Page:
First let me start by saying what a profound impact you have had on my life. Actually, I can't really describe or quantify the impact that you have had on my life, only know that I, like millions of people in the world, have been forever changed by your words, thoughts and writings.
That said, I read your post on The Huffington Post with equal parts eagerness and trepidation. The title hinted at the content, but since it was written by you, I was compelled to read what you had to say on the subject of President Obama. I have purposely tried to avoid negative and non-constructive criticism of his presidency, mainly because I have no recollection of Mr. Bush's first year being so fraught with critiques and negativity, especially not by the people who elected him to office. I have been slightly dizzied by the turn that supporters of Mr. Obama have taken, so much so that I have stopped listening.
However, I read your post and some of the comments that followed. Ms. Williamson, I understand the deferment of the dream. The dream of Mr. Obama marching into office, bolstered and empowered by an historic win, and TRANSFORMING life as we know it. We would all wake up to a world that is on its way to true peace, an America that provides health care to its people, a comprehensive overhaul of the educational system, women's and gay rights safeguarded and Wall Street and corporate America having been firmly punished and set on their heels. I would be lying if I said I didn't wince when Mr. Obama was awarded the peace prize. I whole heartedly believe "that wars are poor tools for building peaceful tomorrows."
So, I get it and I understand. However, two things occur to me that I feel absolutely compelled to mention.
First, we elected Mr. Obama to be the President of the United States. Not just the president of liberals and progressives. The United States. In his inaugural address, he made it a point to speak directly to those who didn't vote for him (something like 43% of voters). I was there and I remember thinking that he really meant that. He is, and has always been, a man of moderation and unity. That is who we elected to do the job. Ms. Williamson, not everyone in America shares our vision. Not every woman believes that women should be able to decide when and where to have a baby. Not every American believes that healthcare should be a right. President Obama is our president as much as he is the president of all those who marched under the Tea Party banner. And here is the kicker, he is actually taking that very seriously. We the people have the health care plan we want. We the people have the health care process we deserve. And that, unfortunately, has nothing to do with Mr. Obama's spine. Would you really want George Bush? Just a George Bush who does what WE want? Because we are right? Because we are more moral? I don't want that, Ms. Williamson, and neither do you. Yes, it would be great for a minute, but the reality is, that would make "us" no better than "them". I never felt that George Bush was my president, and he wasn't. He didn't care about what I thought and he glibly and callously proved that with every choice and decision he made. It occurs to me that the real change is that our President actually believes and trusts in the ideals of democracy and sees himself as a servant. Perhaps that is why he looks as though he has no spine. Because he is a servant, to all of us. But, that is the job description. Public servant.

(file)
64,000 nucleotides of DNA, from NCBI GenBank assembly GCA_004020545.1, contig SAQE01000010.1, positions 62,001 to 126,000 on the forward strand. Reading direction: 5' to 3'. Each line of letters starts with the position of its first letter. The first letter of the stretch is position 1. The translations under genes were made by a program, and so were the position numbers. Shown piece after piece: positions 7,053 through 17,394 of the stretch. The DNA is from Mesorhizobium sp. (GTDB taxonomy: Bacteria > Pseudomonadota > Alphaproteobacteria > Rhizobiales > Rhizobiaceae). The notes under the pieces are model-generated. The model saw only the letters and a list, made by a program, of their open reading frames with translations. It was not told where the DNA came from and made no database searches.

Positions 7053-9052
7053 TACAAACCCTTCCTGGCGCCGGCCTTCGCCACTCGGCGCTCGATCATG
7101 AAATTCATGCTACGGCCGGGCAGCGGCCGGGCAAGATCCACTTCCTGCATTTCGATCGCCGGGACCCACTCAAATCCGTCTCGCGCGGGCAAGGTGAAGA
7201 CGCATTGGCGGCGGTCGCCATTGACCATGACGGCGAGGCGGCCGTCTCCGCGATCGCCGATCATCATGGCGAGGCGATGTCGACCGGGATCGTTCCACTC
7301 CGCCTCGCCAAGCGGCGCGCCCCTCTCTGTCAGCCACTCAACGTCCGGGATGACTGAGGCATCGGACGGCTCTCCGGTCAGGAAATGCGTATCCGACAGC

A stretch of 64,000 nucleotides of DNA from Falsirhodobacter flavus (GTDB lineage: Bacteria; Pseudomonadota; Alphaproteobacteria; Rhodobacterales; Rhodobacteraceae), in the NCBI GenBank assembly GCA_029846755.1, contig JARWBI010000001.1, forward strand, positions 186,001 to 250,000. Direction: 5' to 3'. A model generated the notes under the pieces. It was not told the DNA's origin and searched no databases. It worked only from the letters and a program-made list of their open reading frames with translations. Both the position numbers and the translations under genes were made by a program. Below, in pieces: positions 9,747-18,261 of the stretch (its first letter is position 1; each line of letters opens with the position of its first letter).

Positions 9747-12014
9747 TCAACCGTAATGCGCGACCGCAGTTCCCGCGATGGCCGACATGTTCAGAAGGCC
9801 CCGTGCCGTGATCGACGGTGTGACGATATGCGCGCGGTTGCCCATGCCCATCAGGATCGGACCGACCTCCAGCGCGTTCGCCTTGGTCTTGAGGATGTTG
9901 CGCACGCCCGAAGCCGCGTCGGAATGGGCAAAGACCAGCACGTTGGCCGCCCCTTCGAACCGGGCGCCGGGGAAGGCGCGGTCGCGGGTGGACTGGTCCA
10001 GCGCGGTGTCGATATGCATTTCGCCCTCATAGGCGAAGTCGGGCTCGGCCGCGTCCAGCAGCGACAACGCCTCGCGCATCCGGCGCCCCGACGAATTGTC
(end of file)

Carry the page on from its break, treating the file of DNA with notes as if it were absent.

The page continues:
Second, miracles occur everyday. All the time. And Ms. Williamson, it is always darkest before the dawn. Mr. Obama is right, it does take audacity and boldness to hope, to believe. Especially in the face of what looks like defeat. We are not defeated. We can still believe that a better day is around the corner. We can still organize for health care, education, abortion rights and gay rights. It is not over. But the miracles have to occur over here where we are, on the ground. Just like the miracle of emancipation and the right to vote. It happens when WE continue to believe. And then march. And then continue to believe. And VOTE. And continue to believe. And right letters. And continue to believe. We cannot let our disappointment define us in this, the most important moment in what can still be a significant movement in American history.
I have nothing but the upmost of respect for you Ms. Williamson. From the bottom of my heart I thank you for your contribution to the world and to my life. You are truly a gift. I also want to thank you for reading this email. It is means the world to me to be able to correspond with one of my sheroes!
May this year bring us all the peace we desire. Many blessings to you in 2010, Ms. Williamson.